Table 1. Schistosome infection level in the study population

* =arithmetic mean.

** SEM=Standard error of the mean.

Parasite-specific antibody responses

Schistosome–specific responses directed against cercariae and eggs were significantly higher than those directed against adult worms (Table 2). When compared to Zimbabweans, schistosome- and Plasmodium-naïve European controls had lower means and ranges of schistosome-specific antibodies as shown in Fig. 1A. When using these controls as cut-offs (i.e. mean±2 standard deviations), 43·4% of the children had levels of anti-cercariae IgM above those of European donors, indicating that these children had been exposed to cercariae antigens. 27·4% of the children (all of whom had anti-cercariae IgM levels above those of the controls) had anti-adult worm responses, above those of the controls. Thus significantly more children had been exposed to schistosome antigens than the proportion who were excreting schistosome eggs (X2=9·07, P=0·005). Furthermore, the proportion of children with anti-schistosome IgM levels (against all life stages) above that of the controls was significantly higher in Magaya (60%) compared to Chitate (23·7%, X2=10·7, P=0·001). In both villages, the proportion of children showing evidence of exposure to schistosomes rose with age although this was not statistically significant (Fig. 1B). Titres of Plasmodium crude schizont-specific IgM were significantly higher than those for IgG (Z=−5, 53, P <0·001), whilst among the recombinant antigens; titres were highest against MSP-2(Dd2) antigen. 13% of the children had anti-schizont IgM levels above those of the negative controls whose raw data (antibody titres) are shown in Fig. 1A.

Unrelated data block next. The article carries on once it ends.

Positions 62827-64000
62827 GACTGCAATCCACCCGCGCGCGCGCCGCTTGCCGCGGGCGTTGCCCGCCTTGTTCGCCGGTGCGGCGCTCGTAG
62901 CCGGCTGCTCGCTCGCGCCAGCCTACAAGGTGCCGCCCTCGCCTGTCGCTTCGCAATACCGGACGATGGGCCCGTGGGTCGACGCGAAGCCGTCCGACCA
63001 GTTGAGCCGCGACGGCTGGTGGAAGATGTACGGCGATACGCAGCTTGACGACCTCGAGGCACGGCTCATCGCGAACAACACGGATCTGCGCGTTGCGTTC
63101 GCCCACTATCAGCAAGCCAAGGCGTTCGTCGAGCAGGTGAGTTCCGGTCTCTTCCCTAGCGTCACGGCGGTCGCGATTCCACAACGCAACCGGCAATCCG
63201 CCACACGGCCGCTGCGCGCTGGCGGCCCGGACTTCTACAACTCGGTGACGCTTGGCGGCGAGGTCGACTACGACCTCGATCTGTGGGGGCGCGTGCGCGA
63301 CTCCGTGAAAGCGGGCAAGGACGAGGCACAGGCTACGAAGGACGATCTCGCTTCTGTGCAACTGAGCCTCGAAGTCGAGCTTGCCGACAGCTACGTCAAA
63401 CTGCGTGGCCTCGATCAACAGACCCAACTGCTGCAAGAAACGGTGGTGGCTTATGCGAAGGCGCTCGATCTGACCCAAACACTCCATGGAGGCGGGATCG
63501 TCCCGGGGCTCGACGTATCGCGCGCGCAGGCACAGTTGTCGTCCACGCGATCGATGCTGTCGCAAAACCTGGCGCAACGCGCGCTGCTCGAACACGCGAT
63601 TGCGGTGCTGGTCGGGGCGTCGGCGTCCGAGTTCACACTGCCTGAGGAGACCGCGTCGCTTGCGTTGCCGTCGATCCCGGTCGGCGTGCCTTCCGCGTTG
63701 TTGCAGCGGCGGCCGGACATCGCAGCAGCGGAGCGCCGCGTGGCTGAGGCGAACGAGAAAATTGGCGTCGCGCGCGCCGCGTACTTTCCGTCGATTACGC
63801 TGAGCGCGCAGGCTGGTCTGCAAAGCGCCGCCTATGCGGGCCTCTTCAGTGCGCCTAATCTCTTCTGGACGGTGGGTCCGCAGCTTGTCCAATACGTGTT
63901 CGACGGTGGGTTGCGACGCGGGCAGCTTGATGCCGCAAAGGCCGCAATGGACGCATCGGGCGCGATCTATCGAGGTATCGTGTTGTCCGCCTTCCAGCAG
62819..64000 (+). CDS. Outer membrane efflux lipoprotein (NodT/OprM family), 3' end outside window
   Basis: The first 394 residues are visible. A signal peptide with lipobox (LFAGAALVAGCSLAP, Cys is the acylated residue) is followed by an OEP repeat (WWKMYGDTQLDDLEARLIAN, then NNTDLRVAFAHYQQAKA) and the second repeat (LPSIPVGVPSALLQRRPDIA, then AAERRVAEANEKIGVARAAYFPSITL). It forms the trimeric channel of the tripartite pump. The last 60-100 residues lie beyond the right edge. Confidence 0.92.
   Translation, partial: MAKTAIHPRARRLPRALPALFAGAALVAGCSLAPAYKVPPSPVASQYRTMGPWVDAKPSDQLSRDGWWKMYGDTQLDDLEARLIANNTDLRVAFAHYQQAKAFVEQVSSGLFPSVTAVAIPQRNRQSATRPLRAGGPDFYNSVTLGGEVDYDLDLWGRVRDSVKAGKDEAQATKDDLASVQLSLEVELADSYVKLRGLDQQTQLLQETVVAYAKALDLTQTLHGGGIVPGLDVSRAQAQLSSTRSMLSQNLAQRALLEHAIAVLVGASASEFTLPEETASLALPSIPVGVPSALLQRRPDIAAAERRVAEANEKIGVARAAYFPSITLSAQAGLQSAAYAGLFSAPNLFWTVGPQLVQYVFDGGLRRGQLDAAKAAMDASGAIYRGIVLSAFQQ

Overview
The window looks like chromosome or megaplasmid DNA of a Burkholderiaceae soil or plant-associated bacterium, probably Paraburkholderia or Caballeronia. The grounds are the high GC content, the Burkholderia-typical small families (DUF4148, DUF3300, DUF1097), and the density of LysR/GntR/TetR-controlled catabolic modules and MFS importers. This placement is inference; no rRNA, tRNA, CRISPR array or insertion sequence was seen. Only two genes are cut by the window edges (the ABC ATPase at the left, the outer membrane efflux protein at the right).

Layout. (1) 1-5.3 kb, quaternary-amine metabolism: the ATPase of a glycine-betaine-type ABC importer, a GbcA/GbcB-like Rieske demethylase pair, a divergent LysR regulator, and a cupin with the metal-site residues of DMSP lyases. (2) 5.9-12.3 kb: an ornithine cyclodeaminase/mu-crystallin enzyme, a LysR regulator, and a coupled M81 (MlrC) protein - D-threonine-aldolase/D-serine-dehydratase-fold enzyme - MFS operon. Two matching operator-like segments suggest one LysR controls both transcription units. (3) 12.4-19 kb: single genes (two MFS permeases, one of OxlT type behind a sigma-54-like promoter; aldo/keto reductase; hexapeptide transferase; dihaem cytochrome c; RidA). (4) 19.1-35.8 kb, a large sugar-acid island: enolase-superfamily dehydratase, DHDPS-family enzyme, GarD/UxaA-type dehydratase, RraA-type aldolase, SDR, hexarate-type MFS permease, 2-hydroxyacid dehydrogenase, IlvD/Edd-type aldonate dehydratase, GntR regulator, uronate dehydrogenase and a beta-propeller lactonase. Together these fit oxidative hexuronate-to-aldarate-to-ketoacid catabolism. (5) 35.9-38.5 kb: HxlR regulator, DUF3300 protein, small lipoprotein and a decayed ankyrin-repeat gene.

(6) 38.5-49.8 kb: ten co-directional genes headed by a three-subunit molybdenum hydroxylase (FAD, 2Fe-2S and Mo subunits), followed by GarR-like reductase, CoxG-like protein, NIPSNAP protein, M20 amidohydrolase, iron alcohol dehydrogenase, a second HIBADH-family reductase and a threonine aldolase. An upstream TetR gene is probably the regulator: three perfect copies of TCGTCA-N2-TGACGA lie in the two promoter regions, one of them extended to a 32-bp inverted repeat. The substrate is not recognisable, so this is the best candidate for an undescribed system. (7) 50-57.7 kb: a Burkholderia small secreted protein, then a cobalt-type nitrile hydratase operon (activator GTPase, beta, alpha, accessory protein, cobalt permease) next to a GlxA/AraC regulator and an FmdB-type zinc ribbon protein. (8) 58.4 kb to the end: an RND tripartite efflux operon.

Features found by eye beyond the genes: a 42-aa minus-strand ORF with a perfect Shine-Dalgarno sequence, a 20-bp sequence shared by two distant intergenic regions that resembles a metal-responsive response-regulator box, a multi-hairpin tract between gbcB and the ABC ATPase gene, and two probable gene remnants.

Table 2. Analysis of variance F and (P) values of the factors affecting parasite-specific antibody levels and systemic cytokines

Schistosome-specific antibody levels were measured against cercariae (CAP), adult worm (WWH) and egg (SEA) antigens. Plasmodium antigens were measured against total schizont (Tsz) and the recombinant proteins Merozoite Surface protein (MSP)-119, MSP-2(CH150) and MSP-2(dD2). P values significant at P<0·05 are highlighted in bold.